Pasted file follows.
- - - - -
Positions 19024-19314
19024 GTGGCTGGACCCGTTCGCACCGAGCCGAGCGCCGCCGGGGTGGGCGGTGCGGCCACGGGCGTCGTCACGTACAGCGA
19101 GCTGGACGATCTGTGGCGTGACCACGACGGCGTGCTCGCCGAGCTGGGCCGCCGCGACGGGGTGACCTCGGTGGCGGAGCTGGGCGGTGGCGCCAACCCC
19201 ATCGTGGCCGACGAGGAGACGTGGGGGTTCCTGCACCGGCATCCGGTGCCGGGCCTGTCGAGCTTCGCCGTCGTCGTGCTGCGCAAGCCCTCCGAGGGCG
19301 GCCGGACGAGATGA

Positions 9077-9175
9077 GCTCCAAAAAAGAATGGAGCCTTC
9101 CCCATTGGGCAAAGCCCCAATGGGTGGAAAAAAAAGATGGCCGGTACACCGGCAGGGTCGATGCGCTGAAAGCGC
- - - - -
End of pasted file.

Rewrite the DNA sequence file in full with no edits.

Positions 19024-19314
19024 GTGGCTGGACCCGTTCGCACCGAGCCGAGCGCCGCCGGGGTGGGCGGTGCGGCCACGGGCGTCGTCACGTACAGCGA
19101 GCTGGACGATCTGTGGCGTGACCACGACGGCGTGCTCGCCGAGCTGGGCCGCCGCGACGGGGTGACCTCGGTGGCGGAGCTGGGCGGTGGCGCCAACCCC
19201 ATCGTGGCCGACGAGGAGACGTGGGGGTTCCTGCACCGGCATCCGGTGCCGGGCCTGTCGAGCTTCGCCGTCGTCGTGCTGCGCAAGCCCTCCGAGGGCG
19301 GCCGGACGAGATGA

Positions 9077-9175
9077 GCTCCAAAAAAGAATGGAGCCTTC
9101 CCCATTGGGCAAAGCCCCAATGGGTGGAAAAAAAAGATGGCCGGTACACCGGCAGGGTCGATGCGCTGAAAGCGC